When HMS X1 was launched, she was the largest submarine at sea, 3,600 long tons (3,700 t) submerged. She became the only warship designed and built for the Royal Navy after World War 1, to be scrapped before the start of World War II.
Constructed with a double hull, the external tanks carried most of the fuel, only 9% of the diesel being carried inside the pressure hull. X1, by any standards was a very large submarine and the pressure hull was divided into 10 separate watertight compartments.
Designed to attack any armed merchant ship by gun action alone, it was decided a 5.2" calibre gun was required. These were manufactured at Woolwich and two twin mounted guns were fitted. Each gun was capable of firing 6 rounds per minute with a range of 17,288 yards.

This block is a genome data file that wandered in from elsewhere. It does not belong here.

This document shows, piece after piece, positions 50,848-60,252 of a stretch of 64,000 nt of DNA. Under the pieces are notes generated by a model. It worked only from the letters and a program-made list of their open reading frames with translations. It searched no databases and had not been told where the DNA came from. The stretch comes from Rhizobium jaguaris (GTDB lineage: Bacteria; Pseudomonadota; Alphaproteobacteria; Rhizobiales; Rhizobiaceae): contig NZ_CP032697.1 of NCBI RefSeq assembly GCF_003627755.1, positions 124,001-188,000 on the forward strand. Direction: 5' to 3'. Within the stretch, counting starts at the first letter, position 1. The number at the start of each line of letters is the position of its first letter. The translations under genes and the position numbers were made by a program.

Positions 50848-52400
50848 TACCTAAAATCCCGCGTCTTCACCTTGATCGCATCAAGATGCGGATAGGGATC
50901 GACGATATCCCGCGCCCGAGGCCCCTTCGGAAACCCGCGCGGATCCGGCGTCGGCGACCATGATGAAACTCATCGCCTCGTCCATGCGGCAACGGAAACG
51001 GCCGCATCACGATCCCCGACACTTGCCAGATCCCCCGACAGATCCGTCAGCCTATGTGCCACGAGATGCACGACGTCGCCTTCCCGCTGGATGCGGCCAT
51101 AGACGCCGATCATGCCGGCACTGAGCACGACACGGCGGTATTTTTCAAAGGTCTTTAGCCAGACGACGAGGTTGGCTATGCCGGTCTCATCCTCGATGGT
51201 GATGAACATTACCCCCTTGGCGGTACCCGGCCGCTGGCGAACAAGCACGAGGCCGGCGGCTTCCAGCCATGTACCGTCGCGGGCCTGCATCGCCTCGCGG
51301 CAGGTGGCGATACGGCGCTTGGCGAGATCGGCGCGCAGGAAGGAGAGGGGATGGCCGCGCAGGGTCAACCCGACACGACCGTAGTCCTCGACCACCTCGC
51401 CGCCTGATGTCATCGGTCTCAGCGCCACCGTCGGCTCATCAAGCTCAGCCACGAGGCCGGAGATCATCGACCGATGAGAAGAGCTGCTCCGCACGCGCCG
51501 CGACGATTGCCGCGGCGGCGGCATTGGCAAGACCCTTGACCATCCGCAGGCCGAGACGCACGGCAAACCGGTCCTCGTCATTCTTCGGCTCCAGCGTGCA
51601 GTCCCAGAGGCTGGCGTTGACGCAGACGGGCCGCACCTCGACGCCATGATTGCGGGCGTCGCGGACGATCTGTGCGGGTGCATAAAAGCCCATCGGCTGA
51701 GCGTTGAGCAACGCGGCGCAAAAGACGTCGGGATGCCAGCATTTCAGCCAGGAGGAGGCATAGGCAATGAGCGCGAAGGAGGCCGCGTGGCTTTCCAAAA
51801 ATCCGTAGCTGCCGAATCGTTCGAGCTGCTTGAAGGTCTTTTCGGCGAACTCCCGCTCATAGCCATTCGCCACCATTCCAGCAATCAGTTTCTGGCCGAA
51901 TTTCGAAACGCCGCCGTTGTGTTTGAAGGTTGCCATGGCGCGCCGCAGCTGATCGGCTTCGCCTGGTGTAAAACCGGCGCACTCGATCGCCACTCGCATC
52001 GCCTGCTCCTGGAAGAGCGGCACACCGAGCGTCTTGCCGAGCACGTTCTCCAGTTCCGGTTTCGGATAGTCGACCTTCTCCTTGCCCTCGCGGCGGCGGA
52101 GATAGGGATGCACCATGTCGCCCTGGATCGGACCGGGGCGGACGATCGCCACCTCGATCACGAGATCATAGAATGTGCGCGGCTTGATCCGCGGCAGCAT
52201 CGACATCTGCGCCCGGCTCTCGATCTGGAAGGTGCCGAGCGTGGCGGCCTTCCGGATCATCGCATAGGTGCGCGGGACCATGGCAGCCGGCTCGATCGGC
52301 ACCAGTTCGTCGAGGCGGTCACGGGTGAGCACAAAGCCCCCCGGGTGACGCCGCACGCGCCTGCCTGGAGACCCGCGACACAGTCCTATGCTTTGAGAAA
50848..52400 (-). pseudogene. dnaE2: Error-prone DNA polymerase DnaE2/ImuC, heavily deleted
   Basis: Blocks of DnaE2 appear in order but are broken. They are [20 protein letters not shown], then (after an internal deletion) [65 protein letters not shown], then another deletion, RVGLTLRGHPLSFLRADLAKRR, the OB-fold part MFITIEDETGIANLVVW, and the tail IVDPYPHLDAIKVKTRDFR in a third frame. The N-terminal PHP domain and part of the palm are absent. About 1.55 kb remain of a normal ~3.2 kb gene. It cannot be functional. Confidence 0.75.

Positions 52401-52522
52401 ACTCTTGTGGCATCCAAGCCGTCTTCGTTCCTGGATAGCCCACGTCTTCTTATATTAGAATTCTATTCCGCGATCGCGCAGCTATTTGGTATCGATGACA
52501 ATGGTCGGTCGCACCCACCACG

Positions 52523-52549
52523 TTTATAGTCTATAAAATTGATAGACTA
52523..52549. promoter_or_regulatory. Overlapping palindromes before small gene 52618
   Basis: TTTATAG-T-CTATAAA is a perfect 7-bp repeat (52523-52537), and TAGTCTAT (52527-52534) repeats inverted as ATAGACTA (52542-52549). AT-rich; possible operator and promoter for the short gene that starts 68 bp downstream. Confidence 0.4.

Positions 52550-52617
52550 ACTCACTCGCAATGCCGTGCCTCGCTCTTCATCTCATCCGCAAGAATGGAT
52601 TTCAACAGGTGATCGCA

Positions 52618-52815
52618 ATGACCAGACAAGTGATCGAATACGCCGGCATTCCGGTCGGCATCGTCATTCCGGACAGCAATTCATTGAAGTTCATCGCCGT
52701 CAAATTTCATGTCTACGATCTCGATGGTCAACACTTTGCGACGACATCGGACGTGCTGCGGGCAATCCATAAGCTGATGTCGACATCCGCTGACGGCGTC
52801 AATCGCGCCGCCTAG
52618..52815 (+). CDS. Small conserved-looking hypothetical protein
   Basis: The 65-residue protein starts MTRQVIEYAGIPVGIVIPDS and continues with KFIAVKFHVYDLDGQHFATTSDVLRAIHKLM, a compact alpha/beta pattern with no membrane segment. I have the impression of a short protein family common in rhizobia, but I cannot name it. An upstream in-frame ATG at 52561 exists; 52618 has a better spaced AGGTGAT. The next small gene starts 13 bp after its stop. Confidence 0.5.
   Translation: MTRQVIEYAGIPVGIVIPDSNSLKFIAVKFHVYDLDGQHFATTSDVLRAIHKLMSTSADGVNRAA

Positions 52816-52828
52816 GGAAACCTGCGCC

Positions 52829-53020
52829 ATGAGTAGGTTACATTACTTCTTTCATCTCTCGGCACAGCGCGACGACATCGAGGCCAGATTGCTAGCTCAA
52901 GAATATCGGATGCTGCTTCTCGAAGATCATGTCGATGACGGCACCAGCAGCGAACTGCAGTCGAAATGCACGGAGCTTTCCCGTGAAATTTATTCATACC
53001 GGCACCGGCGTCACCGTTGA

To man both guns from the magazine to the firing control took no less than 50 crew.
The two admiralty diesel engines, both built at Chatham, were designed to produce 3,000 bhp each. The generators for charging the batteries, were driven by two auxiliary diesel engines. These were MAN-type 6 cylinder engines which had been taken from U 126 after this German boat had surrendered at the end of WW1.
Propulsion when submerged was supplied by four 600 bhp GEC Electric Motors. Each shaft being driven by two motors. These motors were the only part of the propulsion machinery that proved successful. Both the main and auxiliary diesels were constantly faulty and were the main reason for X1 being scrapped.
Following her commissioning, X1 sailed for trials. In 1926 she sailed for the Mediterranean where she remained until 1930. On her return to the UK, X1 went into refit and in 1933 went into reserve. The razor blade factory beckoned and the submarine was scrapped in December 1936, eleven years after her commissioning.
X1 was the last submarine to have only a number until numbering of submarines began again at the beginning of WWII.